Despised Icon – Purgatory (Nuclear Blast)

Wednesday, 13th November 2019
Rating: 8.5/10

With 2016’s Beast quickly reestablishing the Canadian pioneers of deathcore as a vital force to be reckoned and a massive comeback in its own right, the band took their time in formulating the follow-up release. The result is that of Purgatory, an album that is just as snarling and brutal as anything the band has done to date. An album that should no doubt keep the band viewed as fine mixologists when it comes to the realms of blurring hardcore and death metal.

The first thing that pops up when listening to Purgatory is how damn heavy it is. Granted, all Despised Icon releases share this as a common thread, but the exhilarating speed runs that the band employs on tracks like the appropriately titled “Light Speed” and “Unbreakable” call to mind fellow Canadians Cryptopsy during their Whisper Supremacy period in their maddening blitzkrieg. It’s furious, with a technical driven death metal core that will impress with it’s rhythms and aggression. But the band is about more than pure speed, and groovier cuts such as “Snakes in the Grass” succeed in providing some battering grooves and an uptick in the hardcore-directness, providing a different style of brutality that stays in line with the band’s deathcore mantra. The band also provides something a little bit extra on “Moving On,” with an increase in synths at the track’s opening, giving it a cinematic feel before some stomping grooves and blistering riffs fill the speakers. Some melodic excursions also find their way into the song, upping the memorability factor. Something that the band has no issues with throughout the album, with catchy grooves and chugs grounding the death metal speed runs and giving the listener some breathing room without sacrificing their vicious approach.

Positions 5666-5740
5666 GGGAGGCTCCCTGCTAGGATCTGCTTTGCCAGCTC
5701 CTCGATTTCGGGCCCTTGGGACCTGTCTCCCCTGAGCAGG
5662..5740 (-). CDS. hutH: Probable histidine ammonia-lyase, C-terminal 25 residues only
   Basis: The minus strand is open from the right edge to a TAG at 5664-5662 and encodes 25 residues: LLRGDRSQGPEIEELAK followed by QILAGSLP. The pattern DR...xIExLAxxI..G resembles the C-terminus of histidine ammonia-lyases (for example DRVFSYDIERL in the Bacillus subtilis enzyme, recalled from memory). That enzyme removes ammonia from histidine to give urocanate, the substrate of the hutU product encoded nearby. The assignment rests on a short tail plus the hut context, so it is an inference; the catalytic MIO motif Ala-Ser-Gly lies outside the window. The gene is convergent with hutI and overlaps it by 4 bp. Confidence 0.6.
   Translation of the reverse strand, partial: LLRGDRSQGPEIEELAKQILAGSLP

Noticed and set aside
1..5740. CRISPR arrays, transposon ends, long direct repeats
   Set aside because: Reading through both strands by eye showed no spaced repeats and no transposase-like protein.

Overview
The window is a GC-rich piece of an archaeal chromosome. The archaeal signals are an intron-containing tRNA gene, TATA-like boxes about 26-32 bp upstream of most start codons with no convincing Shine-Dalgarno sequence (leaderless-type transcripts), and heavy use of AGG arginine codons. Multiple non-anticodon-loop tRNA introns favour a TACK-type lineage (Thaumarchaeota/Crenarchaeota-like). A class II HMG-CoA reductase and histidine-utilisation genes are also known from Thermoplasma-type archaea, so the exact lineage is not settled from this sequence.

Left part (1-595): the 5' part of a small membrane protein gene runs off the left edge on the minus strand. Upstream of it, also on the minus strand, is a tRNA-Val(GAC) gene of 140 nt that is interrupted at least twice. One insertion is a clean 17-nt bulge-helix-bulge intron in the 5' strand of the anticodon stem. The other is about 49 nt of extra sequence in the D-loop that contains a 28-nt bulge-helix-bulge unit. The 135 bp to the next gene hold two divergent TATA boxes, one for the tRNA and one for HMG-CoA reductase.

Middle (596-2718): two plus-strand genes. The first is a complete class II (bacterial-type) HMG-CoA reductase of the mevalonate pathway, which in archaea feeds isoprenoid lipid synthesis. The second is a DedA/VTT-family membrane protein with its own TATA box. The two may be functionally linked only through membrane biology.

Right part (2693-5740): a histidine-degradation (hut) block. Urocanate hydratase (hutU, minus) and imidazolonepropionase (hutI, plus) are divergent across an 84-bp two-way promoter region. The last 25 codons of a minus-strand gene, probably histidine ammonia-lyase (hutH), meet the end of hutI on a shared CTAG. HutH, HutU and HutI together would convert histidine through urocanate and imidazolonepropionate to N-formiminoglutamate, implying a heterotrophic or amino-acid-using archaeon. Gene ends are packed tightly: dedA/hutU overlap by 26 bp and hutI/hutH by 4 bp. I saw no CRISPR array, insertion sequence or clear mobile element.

Some real bone-breaking stuff is to be found on Purgatory. Despised Icon is just as vitriolic as ever, with a real knack for blending both raging death metal fury and the blunt aggression of hardcore in a way that separates them from the deathcore pack of today.

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